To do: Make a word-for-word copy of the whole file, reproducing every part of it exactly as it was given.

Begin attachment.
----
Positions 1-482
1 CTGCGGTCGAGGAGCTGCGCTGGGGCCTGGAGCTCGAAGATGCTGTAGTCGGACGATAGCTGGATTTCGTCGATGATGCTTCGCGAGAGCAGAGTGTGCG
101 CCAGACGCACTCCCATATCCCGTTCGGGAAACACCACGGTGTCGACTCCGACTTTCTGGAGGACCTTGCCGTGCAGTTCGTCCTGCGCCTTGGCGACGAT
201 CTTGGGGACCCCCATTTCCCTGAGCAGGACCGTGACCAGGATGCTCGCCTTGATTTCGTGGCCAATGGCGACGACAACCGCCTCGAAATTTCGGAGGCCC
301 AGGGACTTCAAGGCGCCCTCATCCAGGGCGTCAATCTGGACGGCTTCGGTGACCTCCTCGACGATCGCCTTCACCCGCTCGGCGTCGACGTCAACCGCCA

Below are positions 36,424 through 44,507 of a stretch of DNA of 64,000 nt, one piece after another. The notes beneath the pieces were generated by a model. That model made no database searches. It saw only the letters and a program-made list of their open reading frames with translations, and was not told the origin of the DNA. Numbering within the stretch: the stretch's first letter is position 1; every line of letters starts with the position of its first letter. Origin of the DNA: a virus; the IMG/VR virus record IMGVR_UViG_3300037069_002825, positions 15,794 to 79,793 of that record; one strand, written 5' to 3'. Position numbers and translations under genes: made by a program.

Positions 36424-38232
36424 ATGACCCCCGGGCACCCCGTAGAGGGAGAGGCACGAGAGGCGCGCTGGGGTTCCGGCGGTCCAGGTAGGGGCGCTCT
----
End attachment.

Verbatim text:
Positions 1-482
1 CTGCGGTCGAGGAGCTGCGCTGGGGCCTGGAGCTCGAAGATGCTGTAGTCGGACGATAGCTGGATTTCGTCGATGATGCTTCGCGAGAGCAGAGTGTGCG
101 CCAGACGCACTCCCATATCCCGTTCGGGAAACACCACGGTGTCGACTCCGACTTTCTGGAGGACCTTGCCGTGCAGTTCGTCCTGCGCCTTGGCGACGAT
201 CTTGGGGACCCCCATTTCCCTGAGCAGGACCGTGACCAGGATGCTCGCCTTGATTTCGTGGCCAATGGCGACGACAACCGCCTCGAAATTTCGGAGGCCC
301 AGGGACTTCAAGGCGCCCTCATCCAGGGCGTCAATCTGGACGGCTTCGGTGACCTCCTCGACGATCGCCTTCACCCGCTCGGCGTCGACGTCAACCGCCA

Below are positions 36,424 through 44,507 of a stretch of DNA of 64,000 nt, one piece after another. The notes beneath the pieces were generated by a model. That model made no database searches. It saw only the letters and a program-made list of their open reading frames with translations, and was not told the origin of the DNA. Numbering within the stretch: the stretch's first letter is position 1; every line of letters starts with the position of its first letter. Origin of the DNA: a virus; the IMG/VR virus record IMGVR_UViG_3300037069_002825, positions 15,794 to 79,793 of that record; one strand, written 5' to 3'. Position numbers and translations under genes: made by a program.

Positions 36424-38232
36424 ATGACCCCCGGGCACCCCGTAGAGGGAGAGGCACGAGAGGCGCGCTGGGGTTCCGGCGGTCCAGGTAGGGGCGCTCT